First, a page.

You'd think the obscenity conviction of a notorious
On June 5, a
The jury watched 8 ½ hours of “extreme pornography,” and “ winced” as Little “performed in scenes that included urinating, vomiting and violently dominating women, according to the St. Petersburg Times,  The women “are often made up to look like  young girls.”
Now that's hardcore porn. The one thing the feds couldn't charge Max with was false advertising.
At sentencing on Sept. 5, 2008, he faces a maximum statutory penalty of up to 5 years in prison and a $250,000 fine for each count of conviction as well as forfeiture of all domain names. His company, MaxWorld, faces a separate $250,000 fine.
An obscenity conviction of a
Even more conspicuous is Times' reporter Scott Glover's failure to mention Little's convictions in a 1,064-word article on June 9 about another obscenity trial about to begin in the federal district court in Los Angeles, “Upcoming Trial Will See Hours of Hard-Core Fetish Pornography.” 
Since Glover mentions other successful obscenity prosecutions, you have to wonder how he missed Max's conviction last week:
The task force has won convictions in more than a dozen cases, the vast majority resulting from plea bargains, according to case summaries provided by the department. Only a few defendants have elected to fight the charges at trial. Punishment in most cases included some prison time, ranging from one to seven years, as well as stiff fines and forfeiture of proceeds.
Glover claims the obscenity task force exists because “Christian conservative groups appealed to the Bush administration to crack down on smut.” True, but they're not alone. The latest poll indicates that “75 percent of adult Americans” would “totally support” a president who vigorously enforces obscenity laws,” according to a survey commissioned by Morality in Media  and conducted by Harris Interactive between Apr. 2-6, 2008.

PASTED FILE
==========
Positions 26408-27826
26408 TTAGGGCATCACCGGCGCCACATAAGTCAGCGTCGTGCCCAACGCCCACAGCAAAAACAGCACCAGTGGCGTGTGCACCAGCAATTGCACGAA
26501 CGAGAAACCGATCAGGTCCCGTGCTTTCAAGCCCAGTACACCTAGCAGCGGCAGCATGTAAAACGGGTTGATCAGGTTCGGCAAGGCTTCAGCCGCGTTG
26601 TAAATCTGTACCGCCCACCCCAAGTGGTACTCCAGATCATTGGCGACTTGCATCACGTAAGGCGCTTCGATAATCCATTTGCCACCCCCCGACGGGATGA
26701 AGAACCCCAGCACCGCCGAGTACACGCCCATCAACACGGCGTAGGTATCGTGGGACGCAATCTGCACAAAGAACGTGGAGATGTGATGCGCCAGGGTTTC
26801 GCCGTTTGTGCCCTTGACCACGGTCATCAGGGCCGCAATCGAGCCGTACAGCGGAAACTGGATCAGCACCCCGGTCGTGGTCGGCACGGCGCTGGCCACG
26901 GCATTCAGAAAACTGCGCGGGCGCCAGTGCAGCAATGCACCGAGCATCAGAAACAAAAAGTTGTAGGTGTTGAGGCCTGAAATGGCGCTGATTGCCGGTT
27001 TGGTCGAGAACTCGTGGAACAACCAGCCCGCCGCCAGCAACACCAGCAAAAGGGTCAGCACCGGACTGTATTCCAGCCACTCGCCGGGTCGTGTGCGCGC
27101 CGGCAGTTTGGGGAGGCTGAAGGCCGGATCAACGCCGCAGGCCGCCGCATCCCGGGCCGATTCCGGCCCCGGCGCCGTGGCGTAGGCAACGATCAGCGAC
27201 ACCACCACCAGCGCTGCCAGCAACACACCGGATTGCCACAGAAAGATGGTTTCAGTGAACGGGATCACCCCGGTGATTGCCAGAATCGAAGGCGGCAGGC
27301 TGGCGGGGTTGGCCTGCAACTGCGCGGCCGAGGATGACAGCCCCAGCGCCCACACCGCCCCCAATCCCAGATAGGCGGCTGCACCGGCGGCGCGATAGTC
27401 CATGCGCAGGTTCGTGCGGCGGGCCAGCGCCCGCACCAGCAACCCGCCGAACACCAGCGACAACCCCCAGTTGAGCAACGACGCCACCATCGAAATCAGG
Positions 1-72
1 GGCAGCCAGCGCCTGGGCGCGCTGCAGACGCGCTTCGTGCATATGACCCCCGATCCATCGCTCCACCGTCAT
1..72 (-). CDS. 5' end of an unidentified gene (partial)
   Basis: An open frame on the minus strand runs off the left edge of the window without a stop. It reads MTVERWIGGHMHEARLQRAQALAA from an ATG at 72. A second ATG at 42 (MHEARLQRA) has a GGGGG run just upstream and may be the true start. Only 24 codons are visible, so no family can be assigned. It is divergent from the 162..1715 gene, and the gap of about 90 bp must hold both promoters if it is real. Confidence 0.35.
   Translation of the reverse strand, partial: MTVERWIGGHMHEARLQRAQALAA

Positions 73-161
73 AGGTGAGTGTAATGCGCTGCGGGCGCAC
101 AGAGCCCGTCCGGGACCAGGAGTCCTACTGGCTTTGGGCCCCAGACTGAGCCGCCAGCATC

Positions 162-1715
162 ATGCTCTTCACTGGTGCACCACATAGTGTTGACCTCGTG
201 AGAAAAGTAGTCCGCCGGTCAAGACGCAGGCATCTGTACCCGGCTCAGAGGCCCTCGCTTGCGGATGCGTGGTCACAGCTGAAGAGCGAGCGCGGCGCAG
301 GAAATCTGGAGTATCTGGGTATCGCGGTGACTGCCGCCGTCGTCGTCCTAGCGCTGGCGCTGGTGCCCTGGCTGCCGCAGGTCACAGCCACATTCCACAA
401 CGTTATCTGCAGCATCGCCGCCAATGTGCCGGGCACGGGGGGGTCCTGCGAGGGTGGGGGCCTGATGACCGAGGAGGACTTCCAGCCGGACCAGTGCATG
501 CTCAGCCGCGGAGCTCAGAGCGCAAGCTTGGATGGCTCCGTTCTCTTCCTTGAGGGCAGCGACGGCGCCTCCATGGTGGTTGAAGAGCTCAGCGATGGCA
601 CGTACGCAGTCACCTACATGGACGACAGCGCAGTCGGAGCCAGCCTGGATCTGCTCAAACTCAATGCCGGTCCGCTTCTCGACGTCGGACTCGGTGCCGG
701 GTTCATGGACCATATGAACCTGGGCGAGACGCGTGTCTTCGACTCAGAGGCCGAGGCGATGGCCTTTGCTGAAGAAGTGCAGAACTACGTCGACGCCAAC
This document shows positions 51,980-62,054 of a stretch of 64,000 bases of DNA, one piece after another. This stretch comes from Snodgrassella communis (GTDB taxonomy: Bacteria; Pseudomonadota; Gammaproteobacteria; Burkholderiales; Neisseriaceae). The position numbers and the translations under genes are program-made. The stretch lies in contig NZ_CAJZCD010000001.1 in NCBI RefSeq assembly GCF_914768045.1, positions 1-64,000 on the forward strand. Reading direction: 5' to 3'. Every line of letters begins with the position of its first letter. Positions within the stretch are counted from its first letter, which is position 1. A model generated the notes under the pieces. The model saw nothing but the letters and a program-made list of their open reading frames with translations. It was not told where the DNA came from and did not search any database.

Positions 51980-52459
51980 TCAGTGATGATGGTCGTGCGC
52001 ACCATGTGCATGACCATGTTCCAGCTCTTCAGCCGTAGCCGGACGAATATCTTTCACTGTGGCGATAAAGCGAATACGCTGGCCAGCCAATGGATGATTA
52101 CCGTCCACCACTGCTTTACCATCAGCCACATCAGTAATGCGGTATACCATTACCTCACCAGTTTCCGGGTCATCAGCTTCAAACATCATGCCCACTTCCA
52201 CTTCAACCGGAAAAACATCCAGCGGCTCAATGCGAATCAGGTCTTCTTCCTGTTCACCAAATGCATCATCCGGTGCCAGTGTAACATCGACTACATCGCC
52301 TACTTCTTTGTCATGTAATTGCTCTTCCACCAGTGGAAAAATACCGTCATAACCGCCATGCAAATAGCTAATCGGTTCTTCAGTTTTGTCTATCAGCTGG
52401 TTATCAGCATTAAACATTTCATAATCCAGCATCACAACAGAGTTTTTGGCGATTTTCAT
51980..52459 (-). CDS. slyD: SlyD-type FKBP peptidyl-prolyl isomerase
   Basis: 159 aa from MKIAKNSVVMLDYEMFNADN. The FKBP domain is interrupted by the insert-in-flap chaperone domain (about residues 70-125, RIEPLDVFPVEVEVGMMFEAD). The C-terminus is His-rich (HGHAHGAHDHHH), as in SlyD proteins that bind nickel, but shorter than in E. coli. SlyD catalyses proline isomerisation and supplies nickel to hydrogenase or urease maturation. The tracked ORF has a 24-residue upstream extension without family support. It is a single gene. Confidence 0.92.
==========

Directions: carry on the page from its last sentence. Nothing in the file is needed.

Glover doesn't' get the legal definition of obscenity right either. He says that “if jurors find that any of the four videos at issue in the case have any “literary, scientific or artistic value,” the work is not legally obscene, according to a 1973 Supreme Court ruling.” Finding any value won't get Isaacs an acquittal. If the jury finds that the videos “lack serious literary, artistic, political or scientific values,” according to the Supreme Court's ruling in Miller v. California, Isaacs and Little could be cell mates.
Glover rightly recognizes that “prosecutors have focused their efforts on particularly outrageous material, often involving sex with animals and defecation.” Consequently, the porn industry hasn't been remotely deterred from deluging
Pornographers are evil, not necessarily dim-witted. They know how to avoid the prosecutorial bar like they know their ABCs—animals, bondage, children, domination, excretory, fisting—as obscene as it gets.
According to Glover, “Isaacs predicted that many jurors would not be able to stomach viewing the movies, some of which feature acts of bestiality and defecation. 'It's going to be a circus,' he said of the upcoming trial. 'I think I'd freak out if I had to watch six hours of the stuff.'” He asks “do we really want to throw artists in jail in
If Isaacs didn't rely on the Times for news, he'd know that jurors in
Jan LaRue is a member of the Board of Advisors of the Culture and Media Institute.